結果、ABPC/SBT 3g 1日4回となりました。
A psoas (or iliopsoas) abscess is a collection of pus in the iliopsoas muscle compartment. It may arise via contiguous spread from adjacent structures (secondary abscess) or by the hematogenous route from a distant site (primary abscess).
Primary psoas abscesses are most frequently due to infection with a single organism. In regions where Mycobacterium tuberculosis is endemic, this is a frequent cause of psoas abscess. The most common bacterial cause is Staphylococcus aureus, including methicillin-resistant S. aureus (MRSA). Secondary psoas abscess may be monomicrobial or polymicrobial and frequently consist of enteric organisms (both aerobic and anaerobic bacteria).
Symptoms and signs of psoas abscess include back or flank pain, fever, inguinal mass, limp, anorexia, and weight loss. Pain may localize to the back, flank, or lower abdomen, with or without radiation to the hip and/or the posterior aspect of the thigh. Limitation of hip movement is common and patients frequently prefer to be in a position of less discomfort that includes hip flexion and lumbar lordosis. Pain is exacerbated when performing movements in which the psoas muscle is stretched or extended; the "psoas sign" is pain brought on by extension of the hip.
The diagnosis of a psoas abscess may be suspected on clinical grounds and confirmed on imaging studies. Computed tomography (CT) is the optimal radiographic modality to evaluate for psoas abscess. Blood samples and abscess material should be sent to the microbiology lab for Gram stain and bacterial culture. Acid-fast bacilli smear and mycobacterial culture should also be performed in the setting of risk for tuberculosis.
Management of psoas abscess consists of drainage and prompt initiation of appropriate antibiotic therapy. We suggest initial management with percutaneous drainage (by ultrasound or CT guidance) (Grade 2C). Following needle aspiration, a pigtail catheter may be placed in situ to allow further drainage.
Empiric antibiotic therapy should include activity against S. aureus (including activity against MRSA in regions where prevalence is substantial) and enteric organisms (both aerobic and anaerobic enteric flora). Antimicrobial therapy should be tailored to culture and susceptibility results.
In general, directed antimicrobial therapy (based on the results of cultures and smears) is preferable to empiric therapy. It is preferable to attempt to make definitive diagnosis before initiating antibiotic therapy. For circumstances in which prompt microbial diagnosis is not feasible, empiric antibiotic therapy should include activity against S. aureus (including activity against methicillin-resistant S. aureus in regions where prevalence is substantial) and enteric organisms (both aerobic and anaerobic enteric flora) .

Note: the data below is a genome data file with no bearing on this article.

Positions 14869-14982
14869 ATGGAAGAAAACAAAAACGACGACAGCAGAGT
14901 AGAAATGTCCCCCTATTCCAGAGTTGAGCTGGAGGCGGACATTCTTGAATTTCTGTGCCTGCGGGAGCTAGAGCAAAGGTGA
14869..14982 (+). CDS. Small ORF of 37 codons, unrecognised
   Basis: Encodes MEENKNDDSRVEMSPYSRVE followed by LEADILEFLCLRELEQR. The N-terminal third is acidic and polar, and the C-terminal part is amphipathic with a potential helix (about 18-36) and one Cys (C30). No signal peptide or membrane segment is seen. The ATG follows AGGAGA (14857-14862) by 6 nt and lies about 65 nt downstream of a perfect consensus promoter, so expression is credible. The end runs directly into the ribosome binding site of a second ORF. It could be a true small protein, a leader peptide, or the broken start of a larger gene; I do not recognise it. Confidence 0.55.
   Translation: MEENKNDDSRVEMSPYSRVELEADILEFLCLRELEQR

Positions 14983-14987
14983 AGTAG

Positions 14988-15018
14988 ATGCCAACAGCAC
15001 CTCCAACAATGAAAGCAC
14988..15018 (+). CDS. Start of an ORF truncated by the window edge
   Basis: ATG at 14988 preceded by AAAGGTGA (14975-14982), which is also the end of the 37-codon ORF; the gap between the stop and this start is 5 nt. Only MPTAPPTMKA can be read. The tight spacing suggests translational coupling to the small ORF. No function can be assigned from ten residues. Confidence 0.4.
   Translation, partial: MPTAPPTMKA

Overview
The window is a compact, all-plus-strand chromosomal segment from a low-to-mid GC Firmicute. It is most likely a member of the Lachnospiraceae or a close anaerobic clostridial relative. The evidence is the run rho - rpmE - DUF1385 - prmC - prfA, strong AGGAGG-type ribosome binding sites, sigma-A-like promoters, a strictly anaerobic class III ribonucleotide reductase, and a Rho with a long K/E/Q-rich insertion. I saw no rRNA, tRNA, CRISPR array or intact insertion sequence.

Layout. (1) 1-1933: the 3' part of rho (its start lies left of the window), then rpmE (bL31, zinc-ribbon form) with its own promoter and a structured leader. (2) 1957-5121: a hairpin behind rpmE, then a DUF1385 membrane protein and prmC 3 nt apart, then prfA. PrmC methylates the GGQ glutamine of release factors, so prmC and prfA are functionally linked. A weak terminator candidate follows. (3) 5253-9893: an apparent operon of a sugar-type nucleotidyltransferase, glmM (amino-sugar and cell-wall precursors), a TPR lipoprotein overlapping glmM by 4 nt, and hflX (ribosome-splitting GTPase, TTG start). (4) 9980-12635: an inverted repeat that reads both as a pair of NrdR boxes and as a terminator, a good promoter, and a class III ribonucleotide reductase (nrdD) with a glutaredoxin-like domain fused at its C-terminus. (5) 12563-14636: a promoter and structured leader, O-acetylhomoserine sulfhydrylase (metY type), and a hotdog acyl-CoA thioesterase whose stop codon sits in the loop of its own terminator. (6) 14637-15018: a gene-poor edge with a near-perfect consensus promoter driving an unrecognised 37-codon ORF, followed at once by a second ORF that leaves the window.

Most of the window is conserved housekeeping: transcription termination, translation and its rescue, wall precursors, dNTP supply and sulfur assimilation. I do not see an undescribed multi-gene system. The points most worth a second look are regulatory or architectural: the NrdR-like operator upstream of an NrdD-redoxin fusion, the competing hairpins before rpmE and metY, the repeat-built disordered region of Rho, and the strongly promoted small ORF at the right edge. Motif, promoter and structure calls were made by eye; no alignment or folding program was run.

Antimicrobial therapy should be tailored to culture and susceptibility results. Evidence of mycobacterial infection should prompt management as described in detail separately.
Parenteral antibiotics should be administered in conjunction with psoas abscess drainage. Antibiotics alone are unlikely to be curative, although some success with antibiotic therapy alone has been reported in a small number of patients with abscesses <3 cm.
The optimal duration of antibiotics is uncertain; three to six weeks of therapy following adequate drainage is likely appropriate; the decision on duration of therapy may be impacted by the presence of osteomyelitis, for example. Follow-up imaging should be performed near the end of the planned course of antimicrobial therapy to ensure satisfactory response to therapy. Most, if not all, cases of tuberculous psoas abscesses have associated vertebral osteomyelitis.
Both blood cultures and abscess material should be obtained in all cases and sent to the microbiology laboratory for Gram stain and bacterial culture. Acid-fast bacilli (AFB) smear and mycobacterial culture should also be performed when tuberculosis is suspected or when routine Gram staining is negative. These specimens should be obtained when a diagnosis of psoas abscess is confirmed and before initiation of antimicrobial therapy, if feasible, to optimize the culture yield.
Blood cultures are positive in 41 to 68 percent of cases; the most frequent blood culture isolate is S. aureus. Psoas abscess with or without vertebral osteomyelitis can be a presentation of endocarditis. Therefore, if there is any supportive evidence for this diagnosis, then echocardiography should be considered.